Software Review: For little computer whizzes

"How Mitzvah Giraffe Got His Long, Long Neck" and "Alef Bet Trainer Musical Puzzle."

By
February 5, 2010 19:20
4 minute read.
'Alef Bet Music Puzzle.'

alef bet 311. (photo credit: Screenshot)

How Mitzvah Giraffe Got His Long, Long Neck, a DVD-ROM in English by Davka Corporation (www.davka.com), sold via the Web site or the company’s Israel representative, Alan Rosenbaum, Dekel Software, (02) 991-2718 or alanr@netvision.net.il, for PCs with Windows 2000/XP/Vista/7 or Mac with OS X 10.2 or better, for ages four through seven, $24.95 or shekel equivalent.

Rating: ***

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There may be nothing sadder in the animal world than a giraffe with such a short neck that a tie wouldn’t fit between its head and its shoulders. But that is the predicament of Mopey Giraffe, the star of this animated Judaica Press storybook of the same name by David Sokoloff. Aimed at religious children who are encouraged to do good deeds, it it suitable for any young kid, as long as he or she knows what kvetch and a few other Yiddish words mean.

The poor giraffe is in a chronic bad mood because of his nonstandard neck and always complaining about aches, pains and being ignored by those around him. He is advised by Mrs. Duck to go to the forest and visit the wise Old Goat, who suggests that if he spends his energy gladdening the heart of others, he will forget his own problems.

Then one day, he sees a tree on fire, and three little birds whose mother had flown away for a while are trapped. Without thinking about himself, Mopey Giraffe stretches to bring the top of his head close to the chicks, who slide down his neck and safely reach the ground. The chicks, their mother who arrives to see his good deed and all the other animals literally sing his praises. “I feel so much better,” says the now-long-necked mammal who is renamed Mitzvah (good deed) Giraffe.

The story covers 22 short pages with English text and appears in two versions – one tells the story without any intervention by the player, and the other needs clicking of “hot spots” on the screen to make animals or objects move or signs to be displayed. The first version is really not fully animated, as only parts of animals or objects are mobile.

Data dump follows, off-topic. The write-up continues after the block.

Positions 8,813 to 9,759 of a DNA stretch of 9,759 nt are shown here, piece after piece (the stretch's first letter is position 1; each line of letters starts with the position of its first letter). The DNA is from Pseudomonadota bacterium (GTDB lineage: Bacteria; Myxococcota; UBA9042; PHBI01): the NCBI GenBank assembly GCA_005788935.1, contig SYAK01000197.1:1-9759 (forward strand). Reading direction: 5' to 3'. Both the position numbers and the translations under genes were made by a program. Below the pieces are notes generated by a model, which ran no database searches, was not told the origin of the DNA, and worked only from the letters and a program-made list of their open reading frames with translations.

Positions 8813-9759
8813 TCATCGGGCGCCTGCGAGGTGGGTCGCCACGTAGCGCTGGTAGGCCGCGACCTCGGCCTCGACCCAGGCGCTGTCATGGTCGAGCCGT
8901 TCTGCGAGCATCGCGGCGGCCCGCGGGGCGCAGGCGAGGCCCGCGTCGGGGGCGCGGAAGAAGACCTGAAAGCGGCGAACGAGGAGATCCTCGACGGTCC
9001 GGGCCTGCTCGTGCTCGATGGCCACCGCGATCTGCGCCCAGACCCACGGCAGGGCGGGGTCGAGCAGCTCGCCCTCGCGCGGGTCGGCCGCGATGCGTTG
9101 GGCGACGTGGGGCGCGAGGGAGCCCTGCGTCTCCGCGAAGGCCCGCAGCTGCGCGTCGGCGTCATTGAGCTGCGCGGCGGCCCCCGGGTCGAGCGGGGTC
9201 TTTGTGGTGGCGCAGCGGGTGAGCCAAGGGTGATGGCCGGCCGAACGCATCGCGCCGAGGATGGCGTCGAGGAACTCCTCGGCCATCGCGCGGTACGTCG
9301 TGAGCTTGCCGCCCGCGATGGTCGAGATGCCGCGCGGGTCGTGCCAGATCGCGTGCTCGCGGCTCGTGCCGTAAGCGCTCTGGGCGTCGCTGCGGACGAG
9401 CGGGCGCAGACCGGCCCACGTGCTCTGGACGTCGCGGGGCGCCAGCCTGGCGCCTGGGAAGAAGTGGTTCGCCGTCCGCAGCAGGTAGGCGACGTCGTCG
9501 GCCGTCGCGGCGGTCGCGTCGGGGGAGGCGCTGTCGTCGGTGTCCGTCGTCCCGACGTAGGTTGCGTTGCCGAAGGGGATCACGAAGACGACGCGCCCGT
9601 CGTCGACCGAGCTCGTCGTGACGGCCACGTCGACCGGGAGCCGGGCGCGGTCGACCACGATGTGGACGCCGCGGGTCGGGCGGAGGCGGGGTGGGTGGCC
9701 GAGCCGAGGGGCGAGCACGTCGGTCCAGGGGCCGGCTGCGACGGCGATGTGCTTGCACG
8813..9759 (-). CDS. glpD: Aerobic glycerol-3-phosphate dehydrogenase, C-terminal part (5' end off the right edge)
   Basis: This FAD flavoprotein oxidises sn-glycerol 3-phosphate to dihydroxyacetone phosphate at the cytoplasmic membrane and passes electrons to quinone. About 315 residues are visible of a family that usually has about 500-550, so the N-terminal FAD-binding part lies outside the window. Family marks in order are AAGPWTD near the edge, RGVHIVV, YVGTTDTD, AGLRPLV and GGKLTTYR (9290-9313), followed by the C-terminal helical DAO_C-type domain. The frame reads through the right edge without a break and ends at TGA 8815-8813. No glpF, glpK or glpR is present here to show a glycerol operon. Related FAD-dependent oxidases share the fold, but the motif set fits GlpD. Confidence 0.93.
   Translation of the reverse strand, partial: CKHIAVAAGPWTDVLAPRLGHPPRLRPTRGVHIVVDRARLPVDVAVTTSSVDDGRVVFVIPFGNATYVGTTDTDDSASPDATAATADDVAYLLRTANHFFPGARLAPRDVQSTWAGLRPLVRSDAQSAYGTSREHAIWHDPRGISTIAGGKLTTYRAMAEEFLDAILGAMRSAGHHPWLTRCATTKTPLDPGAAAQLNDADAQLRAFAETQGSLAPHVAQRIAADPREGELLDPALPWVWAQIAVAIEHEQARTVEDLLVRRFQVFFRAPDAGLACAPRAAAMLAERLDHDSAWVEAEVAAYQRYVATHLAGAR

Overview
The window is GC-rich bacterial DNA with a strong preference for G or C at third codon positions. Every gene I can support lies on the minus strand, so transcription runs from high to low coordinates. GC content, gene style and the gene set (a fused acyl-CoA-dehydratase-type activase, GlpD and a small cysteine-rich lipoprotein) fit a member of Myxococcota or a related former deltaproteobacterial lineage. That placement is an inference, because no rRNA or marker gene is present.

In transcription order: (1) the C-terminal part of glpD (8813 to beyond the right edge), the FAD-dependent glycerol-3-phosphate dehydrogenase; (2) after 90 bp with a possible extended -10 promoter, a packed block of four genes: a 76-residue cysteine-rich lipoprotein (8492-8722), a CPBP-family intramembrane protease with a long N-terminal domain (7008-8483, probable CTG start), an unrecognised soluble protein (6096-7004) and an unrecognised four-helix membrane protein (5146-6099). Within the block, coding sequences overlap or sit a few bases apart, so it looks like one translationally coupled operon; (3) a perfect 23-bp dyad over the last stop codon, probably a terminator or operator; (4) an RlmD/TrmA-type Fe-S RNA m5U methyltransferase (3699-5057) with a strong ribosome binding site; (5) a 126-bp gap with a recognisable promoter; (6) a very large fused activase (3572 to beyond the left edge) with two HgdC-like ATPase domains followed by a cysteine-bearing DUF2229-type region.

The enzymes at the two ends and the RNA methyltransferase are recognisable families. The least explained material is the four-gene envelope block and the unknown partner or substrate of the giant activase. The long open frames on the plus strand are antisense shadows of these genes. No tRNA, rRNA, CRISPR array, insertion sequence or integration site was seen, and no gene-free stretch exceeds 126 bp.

There are three other activities, none of them exciting or innovative. Scenes from the book in black-and-white lines can be printed out for coloring in by young children. When birds fall from the tree, the giraffe on the bottom of the screen and controlled by the cursor has to “catch” them by moving below them. The final activity is picking out a slightly different picture among several: One part may be a different color than the other or missing.

The DVD-ROM is not “hilarious” and does not contain “great activities,” but it is cute and may keep very young children busy for a few hours. The package says it is suited for “age four to adult,” but it clearly would not interest anyone who is beyond third grade. It is mainly aimed at a Diaspora, native-English-speaking audience. Yet Israeli children who are not native speakers and  could understand the English are likely to be older and find the content boring, not to mention relatively expensive.

Alef Bet Trainer Musical Puzzle, a DVD-ROM in English from TES (www.jewishsoftware.com), for children aged three to seven, special reduced price $7.95 or shekel equivalent.

Rating: ****

Young children in the Diaspora (and even in Israel) who like puzzles and want to learn the Hebrew alphabet will like this inexpensive computer game that combines the two. Clearly meant for an observant audience with its optional traditional background music (although one can choose silence instead), the game enables one to turn colorful graphic “posters” of each of the 22 letters – plus all the final letters (making a total of more than 30) – into puzzles whose parts can be “grabbed,” moved around and set down with the computer mouse.


Thus graphic shapes, rather than just linear structures, are used to teach Hebrew letters. Dyslexic children will surely find it easier to learn the letters using this technique than by memorizing. TES actually tested the game on such youngsters and found that those who had difficulty recognizing letters suddenly were fast learners.

The pieces may be in the form of cubes or odd-shaped puzzle pieces. With a stroke of the cursor, the puzzle can be designed with two to 60 pieces, depending on age and desired level of play. Every time you play the same letter image, the puzzle is different.

You can compete against the clock and track your completion time, with the game also listing the top 10 players if used by more than one child. A “beat the high score” feature adds more competition. Finally, the completed image can be printed out when the child finishes (or gives up).


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